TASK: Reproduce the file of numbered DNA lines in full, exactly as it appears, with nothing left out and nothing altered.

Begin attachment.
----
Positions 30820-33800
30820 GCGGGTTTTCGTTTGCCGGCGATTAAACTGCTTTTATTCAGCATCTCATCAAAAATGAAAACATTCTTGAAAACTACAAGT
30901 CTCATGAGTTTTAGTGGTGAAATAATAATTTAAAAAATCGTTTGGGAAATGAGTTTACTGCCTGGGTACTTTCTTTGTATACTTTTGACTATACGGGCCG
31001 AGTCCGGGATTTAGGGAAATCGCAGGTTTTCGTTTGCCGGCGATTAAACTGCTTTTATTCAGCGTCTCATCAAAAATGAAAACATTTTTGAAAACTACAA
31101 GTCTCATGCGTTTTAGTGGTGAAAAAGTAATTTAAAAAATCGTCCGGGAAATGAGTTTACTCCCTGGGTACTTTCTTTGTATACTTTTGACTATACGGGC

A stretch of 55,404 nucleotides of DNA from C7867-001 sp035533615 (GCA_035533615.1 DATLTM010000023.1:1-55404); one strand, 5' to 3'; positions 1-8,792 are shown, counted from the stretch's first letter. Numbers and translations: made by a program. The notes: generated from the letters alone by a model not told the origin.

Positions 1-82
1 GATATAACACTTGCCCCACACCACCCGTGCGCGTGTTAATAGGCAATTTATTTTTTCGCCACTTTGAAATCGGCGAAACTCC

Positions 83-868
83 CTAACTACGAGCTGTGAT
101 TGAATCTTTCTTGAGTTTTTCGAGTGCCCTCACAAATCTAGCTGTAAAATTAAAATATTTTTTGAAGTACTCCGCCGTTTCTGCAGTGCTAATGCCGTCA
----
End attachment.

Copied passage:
Positions 30820-33800
30820 GCGGGTTTTCGTTTGCCGGCGATTAAACTGCTTTTATTCAGCATCTCATCAAAAATGAAAACATTCTTGAAAACTACAAGT
30901 CTCATGAGTTTTAGTGGTGAAATAATAATTTAAAAAATCGTTTGGGAAATGAGTTTACTGCCTGGGTACTTTCTTTGTATACTTTTGACTATACGGGCCG
31001 AGTCCGGGATTTAGGGAAATCGCAGGTTTTCGTTTGCCGGCGATTAAACTGCTTTTATTCAGCGTCTCATCAAAAATGAAAACATTTTTGAAAACTACAA
31101 GTCTCATGCGTTTTAGTGGTGAAAAAGTAATTTAAAAAATCGTCCGGGAAATGAGTTTACTCCCTGGGTACTTTCTTTGTATACTTTTGACTATACGGGC

A stretch of 55,404 nucleotides of DNA from C7867-001 sp035533615 (GCA_035533615.1 DATLTM010000023.1:1-55404); one strand, 5' to 3'; positions 1-8,792 are shown, counted from the stretch's first letter. Numbers and translations: made by a program. The notes: generated from the letters alone by a model not told the origin.

Positions 1-82
1 GATATAACACTTGCCCCACACCACCCGTGCGCGTGTTAATAGGCAATTTATTTTTTCGCCACTTTGAAATCGGCGAAACTCC

Positions 83-868
83 CTAACTACGAGCTGTGAT
101 TGAATCTTTCTTGAGTTTTTCGAGTGCCCTCACAAATCTAGCTGTAAAATTAAAATATTTTTTGAAGTACTCCGCCGTTTCTGCAGTGCTAATGCCGTCA